3.6 Discussion 83

Notes 84

References 85

4 Categorizing the Work Done by Engineers: Implications for Assessment and Training 89

4.1 Introduction 90

4.2 A Study of Engineers at Work in a Firm in the Aircraft Industry 91

4.3 The Application of The Taxonomy of Educational Objectives to the Task Analysis of Managers in a Steel Plant 96

4.4 The Significance of Interpersonal Competence 96

4.5 A Comparative Study of British and German Production Engineers (Managers) 101

4.6 Engineering Knowledge 103

4.7 Discussion 105

Notes 105

References 107

5 Competency–Based Qualifications in the United Kingdom and United States and Other Developments 111

5.1 The Development of Competency–Based Vocational Qualifications in the United Kingdom 112

5.2 Outcomes Approaches in High Schools in the United Kingdom 115

5.3 Standards in Schools in the United States 116

5.4 Education for Capability: Capability vs. Competence 117

5.5 Ability (Assessment)–Led Curricula: The Alverno College Model 119

5.6 The Enterprise in Higher Education Initiative in the United Kingdom and the SCANS Report in the United States 122

5.7 The College Outcome Measures Program 125

5.8 Discussion 127

Notes 130

References 130

6 The Impact of Accreditation 133

6.1 ABET, European Higher Education Area (Bologna Process), and the Regulation of the Curriculum 134

6.2 Taxonomies 135

6.3 Outcomes–Based Engineering Education 142

6.4 Mastery Learning and Personalized Systems of Instruction 147

6.5 Discussion 152

References 152

7 Student Variability: The Individual, the Organization, and Evaluation 157

7.1 Introduction 158

7.2 Learning and Teaching Styles 161

7.3 Study Habits/Strategies 163

7.4 Intellectual Development 165

7.5 Critical Thinking 168

7.6 The Assessment of Development 172

7.7 The Reflective Practitioner 174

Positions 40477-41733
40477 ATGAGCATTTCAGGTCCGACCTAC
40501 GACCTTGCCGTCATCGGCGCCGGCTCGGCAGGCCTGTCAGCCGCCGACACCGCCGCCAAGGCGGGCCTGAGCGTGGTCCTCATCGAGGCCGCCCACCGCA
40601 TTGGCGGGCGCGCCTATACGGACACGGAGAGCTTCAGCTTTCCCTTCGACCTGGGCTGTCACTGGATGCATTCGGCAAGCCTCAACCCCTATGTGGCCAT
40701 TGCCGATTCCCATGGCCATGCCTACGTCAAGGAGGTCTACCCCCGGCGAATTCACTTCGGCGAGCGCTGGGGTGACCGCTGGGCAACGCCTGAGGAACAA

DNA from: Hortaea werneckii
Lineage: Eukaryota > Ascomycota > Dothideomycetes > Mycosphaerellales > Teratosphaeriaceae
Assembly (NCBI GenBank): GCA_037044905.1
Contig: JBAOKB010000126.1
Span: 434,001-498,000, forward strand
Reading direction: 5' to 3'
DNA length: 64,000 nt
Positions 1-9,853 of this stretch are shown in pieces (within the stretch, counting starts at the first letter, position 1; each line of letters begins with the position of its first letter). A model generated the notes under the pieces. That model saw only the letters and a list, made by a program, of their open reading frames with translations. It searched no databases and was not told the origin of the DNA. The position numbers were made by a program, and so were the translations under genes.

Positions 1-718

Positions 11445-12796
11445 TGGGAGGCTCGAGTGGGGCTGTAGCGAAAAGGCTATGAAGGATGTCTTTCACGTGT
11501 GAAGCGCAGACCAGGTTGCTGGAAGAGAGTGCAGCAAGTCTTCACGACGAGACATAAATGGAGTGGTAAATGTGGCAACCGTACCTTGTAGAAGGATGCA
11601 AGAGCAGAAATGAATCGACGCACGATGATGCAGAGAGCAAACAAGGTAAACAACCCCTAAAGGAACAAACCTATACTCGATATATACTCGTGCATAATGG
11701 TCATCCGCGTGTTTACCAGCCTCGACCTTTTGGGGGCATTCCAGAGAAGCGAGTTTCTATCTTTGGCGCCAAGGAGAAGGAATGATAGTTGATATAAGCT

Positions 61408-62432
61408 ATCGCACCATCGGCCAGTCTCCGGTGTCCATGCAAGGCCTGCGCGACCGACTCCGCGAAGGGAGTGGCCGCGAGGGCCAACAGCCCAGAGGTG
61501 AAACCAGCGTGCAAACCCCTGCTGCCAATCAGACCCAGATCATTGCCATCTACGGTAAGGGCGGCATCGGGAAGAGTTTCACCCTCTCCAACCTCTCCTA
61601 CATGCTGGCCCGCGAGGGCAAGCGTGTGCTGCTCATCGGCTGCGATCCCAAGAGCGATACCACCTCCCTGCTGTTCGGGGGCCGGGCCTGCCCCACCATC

7.8 Adaptive Expertise 180

7.9 Discussion 181

Notes 182

References 183

8 Emotional Intelligence, Peer and Self–Assessment, Journals and Portfolios, and Learning–How–to–Learn 189

8.1 Introduction 190

8.2 Emotional Intelligence 191

8.3 Self– and Peer Assessment 193

8.4 Learning Journals and Portfolios 206

8.5 Learning–How–to–Learn 209

8.6 Discussion 210

Note 211

References 211

9 Experiential Learning, Interdisciplinarity, Projects, and Teamwork 217

9.1 Introduction 218

9.2 Project Work as a Vehicle for Integrated Learning and Interdisciplinarity 219

9.3 Learning to Collaborate 220

9.4 Constructive Controversy 224

9.5 Communication, Teamwork, and Collegial Impediments to the Development of Good Engineering Practice 225

9.6 The Demand for Skill in Innovation: Can It Be Taught? 227

9.7 Creativity, Teamwork, and Reflective Practice (See Also Section 2.4) 228

9.8 Can Teamwork Be Taught? 229

9.9 Discussion 235

References 236

10 Competencies 241

10.1 Introduction 242

10.2 The Iowa Studies (ISU) 244

10.3 The Outcomes Approach in Australia, Europe, and Elsewhere 246

10.4 The CDIO Initiative 247

10.5 A Standards–Based Approach to the Curriculum 248

10.6 Recent European Studies 252

10.7 Impact of Subjects (Courses) on Person–Centered Interventions 255

10.8 The Potential for Comparative Studies: Choosing Competencies 256

10.9 Expressive Outcomes 258

10.10 Discussion 259

References 260

11 Outside Competency 265

11.1 Introduction 266

11.2 Accidental Competencies 267

11.3 Understanding Competence at Work 269

11.4 Contextual Competence 270

11.5 A Post–Technician Cooperative Apprenticeship 272

11.6 Theories of Competence Development in Adult Life 275

11.7 Discussion 278

Notes 279

References 280

12 Assessment, Moral Purpose, and Social Responsibility 283

12.1 Introduction 283

12.2 Moral Purpose and the Power of Grading 284

12.3 From Reliability to Validity: Toward a Philosophy of Engineering Education 284

12.4 Screening the Aims of Engineering Education 285

12.5 The Role of Educational Institutions in the Preparation for Industry (the Development of Professional Skills) 287

12.6 The Role of Industry in Professional Development 289

12.7 Assessment and the Curriculum 290

12.8 Changing Patterns in the Workforce, the Structure of Higher Education 291

12.9 Lifelong Education and Credentialing 293

12.10 Conclusion 295

Notes 297

References 298

A A Quick Guide to the Changing Terminology in the Area of Assessment 301

A.1 Objectives and Outcomes 301

A.2 Assessment and Evaluation 307

References 308

B Extracts from the Syllabus and Notes for the Guidance of Schools for GCE Engineering Science (Advanced) 1972 Joint Matriculation Board, Manchester 311

B.1 Extract 1 (pp
2 6) 311

B.2 Extract 2 (p. 9) 317

B.3 Extract 3 (pp
13 16) 318

Author Index 325

Subject Index 339

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John Heywood